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Details for Radio Mechanics


Test or repair mobile or stationary radio transmitting and receiving equipment and two-way radio communications systems used in ship-to-shore communications and found in service and emergency vehicles.


  • Calibrate and align components, using scales, gauges, and other measuring instruments.
  • Clean and lubricate motor generators.
  • Examine malfunctioning radio equipment to locate defects such as loose connections, broken wires, or burned-out components, using schematic diagrams and test equipment.
  • Insert plugs into receptacles, and bolt or screw leads to terminals in order to connect equipment to power sources, using hand tools.
  • Install, adjust, and repair stationary and mobile radio transmitting and receiving equipment and two-way radio communication systems.
  • Monitor radio range stations to detect transmission flaws and adjust controls to eliminate flaws.
  • Remove and replace defective components and parts such as conductors, resistors, semiconductors, and integrated circuits, using soldering irons, wire cutters, and hand tools.
  • Repair circuits, wiring, and soldering, using soldering irons and hand tools to install parts and adjust connections.
  • Test batteries, using hydrometers and ammeters, and charge batteries as necessary.
  • Test emergency transmitters to ensure their readiness for immediate use.
  • Test equipment functions such as signal strength and quality, transmission capacity, interference, and signal delay, using equipment such as oscilloscopes, circuit analyzers, frequency meters, and wattmeters.
  • Turn setscrews to adjust receivers for maximum sensitivity and transmitters for maximum output.
  • Mount equipment on transmission towers and in vehicles such as ships or ambulances.


  • Realistic - Realistic occupations frequently involve work activities that include practical, hands-on problems and solutions. They often deal with plants, animals, and real-world materials like wood, tools, and machinery. Many of the occupations require working outside, and do not involve a lot of paperwork or working closely with others.

Education, Training, Experience

  • Education - Most occupations in this zone require training in vocational schools, related on-the-job experience, or an associate's degree.
  • Training - Employees in these occupations usually need one or two years of training involving both on-the-job experience and informal training with experienced workers. A recognized apprenticeship program may be associated with these occupations.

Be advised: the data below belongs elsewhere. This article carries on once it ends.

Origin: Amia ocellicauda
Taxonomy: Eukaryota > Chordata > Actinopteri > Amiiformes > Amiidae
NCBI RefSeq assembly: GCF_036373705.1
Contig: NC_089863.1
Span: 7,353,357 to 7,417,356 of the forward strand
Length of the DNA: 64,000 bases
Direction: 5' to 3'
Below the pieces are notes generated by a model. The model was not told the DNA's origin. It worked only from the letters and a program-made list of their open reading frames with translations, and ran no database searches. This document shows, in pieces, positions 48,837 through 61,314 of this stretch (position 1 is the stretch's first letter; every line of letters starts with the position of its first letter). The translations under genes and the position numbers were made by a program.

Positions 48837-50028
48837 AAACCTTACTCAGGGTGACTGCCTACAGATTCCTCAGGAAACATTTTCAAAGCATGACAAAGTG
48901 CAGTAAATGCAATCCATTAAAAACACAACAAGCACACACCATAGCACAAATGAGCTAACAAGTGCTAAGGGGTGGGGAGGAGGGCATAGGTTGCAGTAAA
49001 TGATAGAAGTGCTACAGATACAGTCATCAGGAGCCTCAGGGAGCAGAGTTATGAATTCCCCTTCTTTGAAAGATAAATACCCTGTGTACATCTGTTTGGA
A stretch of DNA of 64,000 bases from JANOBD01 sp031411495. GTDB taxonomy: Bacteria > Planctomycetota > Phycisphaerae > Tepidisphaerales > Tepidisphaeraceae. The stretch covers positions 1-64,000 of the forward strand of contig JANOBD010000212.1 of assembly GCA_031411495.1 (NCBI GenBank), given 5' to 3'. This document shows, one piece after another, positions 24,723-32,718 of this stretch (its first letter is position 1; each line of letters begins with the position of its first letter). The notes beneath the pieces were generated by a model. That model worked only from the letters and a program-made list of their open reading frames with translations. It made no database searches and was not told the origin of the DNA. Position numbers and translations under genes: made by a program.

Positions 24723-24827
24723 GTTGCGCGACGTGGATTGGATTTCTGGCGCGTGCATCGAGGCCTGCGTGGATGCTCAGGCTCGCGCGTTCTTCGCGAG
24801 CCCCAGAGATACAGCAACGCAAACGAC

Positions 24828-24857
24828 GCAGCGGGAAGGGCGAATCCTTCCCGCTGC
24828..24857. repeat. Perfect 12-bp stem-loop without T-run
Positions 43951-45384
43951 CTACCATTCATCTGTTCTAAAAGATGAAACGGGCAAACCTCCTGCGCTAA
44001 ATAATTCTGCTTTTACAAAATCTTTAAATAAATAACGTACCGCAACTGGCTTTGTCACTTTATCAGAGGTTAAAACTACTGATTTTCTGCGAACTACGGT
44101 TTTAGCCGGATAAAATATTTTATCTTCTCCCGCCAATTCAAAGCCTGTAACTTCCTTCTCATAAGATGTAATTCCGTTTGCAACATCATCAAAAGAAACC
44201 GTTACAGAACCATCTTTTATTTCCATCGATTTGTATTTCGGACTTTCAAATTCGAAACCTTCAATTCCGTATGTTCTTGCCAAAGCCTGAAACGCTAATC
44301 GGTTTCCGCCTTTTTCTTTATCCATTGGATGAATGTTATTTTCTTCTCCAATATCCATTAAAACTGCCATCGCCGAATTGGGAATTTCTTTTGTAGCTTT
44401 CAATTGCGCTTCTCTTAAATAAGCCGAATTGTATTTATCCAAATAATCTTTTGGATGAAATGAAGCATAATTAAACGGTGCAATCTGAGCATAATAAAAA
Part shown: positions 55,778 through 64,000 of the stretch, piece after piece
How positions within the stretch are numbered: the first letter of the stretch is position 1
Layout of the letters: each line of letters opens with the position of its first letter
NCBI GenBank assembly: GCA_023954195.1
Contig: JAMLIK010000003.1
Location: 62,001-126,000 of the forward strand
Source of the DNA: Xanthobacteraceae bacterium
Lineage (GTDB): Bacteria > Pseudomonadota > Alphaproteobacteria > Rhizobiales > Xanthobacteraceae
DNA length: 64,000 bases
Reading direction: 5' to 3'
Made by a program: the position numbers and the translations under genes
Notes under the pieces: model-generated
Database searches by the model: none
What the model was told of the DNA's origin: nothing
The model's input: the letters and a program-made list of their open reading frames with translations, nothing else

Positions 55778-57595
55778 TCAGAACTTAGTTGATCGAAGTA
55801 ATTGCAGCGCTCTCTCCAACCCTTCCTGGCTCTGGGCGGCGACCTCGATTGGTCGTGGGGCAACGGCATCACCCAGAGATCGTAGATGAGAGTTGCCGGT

• Experience - Previous work-related skill, knowledge, or experience is required for these occupations. For example, an electrician must have completed three or four years of apprenticeship or several years of vocational training, and often must have passed a licensing exam, in order to perform the job.


  • Design - Knowledge of design techniques, tools, and principles involved in production of precision technical plans, blueprints, drawings, and models.
  • Communications and Media - Knowledge of media production, communication, and dissemination techniques and methods. This includes alternative ways to inform and entertain via written, oral, and visual media.
  • Public Safety and Security - Knowledge of relevant equipment, policies, procedures, and strategies to promote effective local, state, or national security operations for the protection of people, data, property, and institutions.
  • Building and Construction - Knowledge of materials, methods, and the tools involved in the construction or repair of houses, buildings, or other structures such as highways and roads.
  • Education and Training - Knowledge of principles and methods for curriculum and training design, teaching and instruction for individuals and groups, and the measurement of training effects.
  • English Language - Knowledge of the structure and content of the English language including the meaning and spelling of words, rules of composition, and grammar.
  • Mathematics - Knowledge of arithmetic, algebra, geometry, calculus, statistics, and their applications.
  • Engineering and Technology - Knowledge of the practical application of engineering science and technology. This includes applying principles, techniques, procedures, and equipment to the design and production of various goods and services.
  • Mechanical - Knowledge of machines and tools, including their designs, uses, repair, and maintenance.
  • Computers and Electronics - Knowledge of circuit boards, processors, chips, electronic equipment, and computer hardware and software, including applications and programming.
  • Telecommunications - Knowledge of transmission, broadcasting, switching, control, and operation of telecommunications systems.


  • Troubleshooting - Determining causes of operating errors and deciding what to do about it.
  • Repairing - Repairing machines or systems using the needed tools.
  • Quality Control Analysis - Conducting tests and inspections of products, services, or processes to evaluate quality or performance.

Related Careers

  • Electronic Home Entertainment Equipment Installers and Repairers
  • Sound Engineering Technicians
  • Telecommunications Equipment Installers and Repairers, Except Line Installers
  • Telecommunications Line Installers and Repairers
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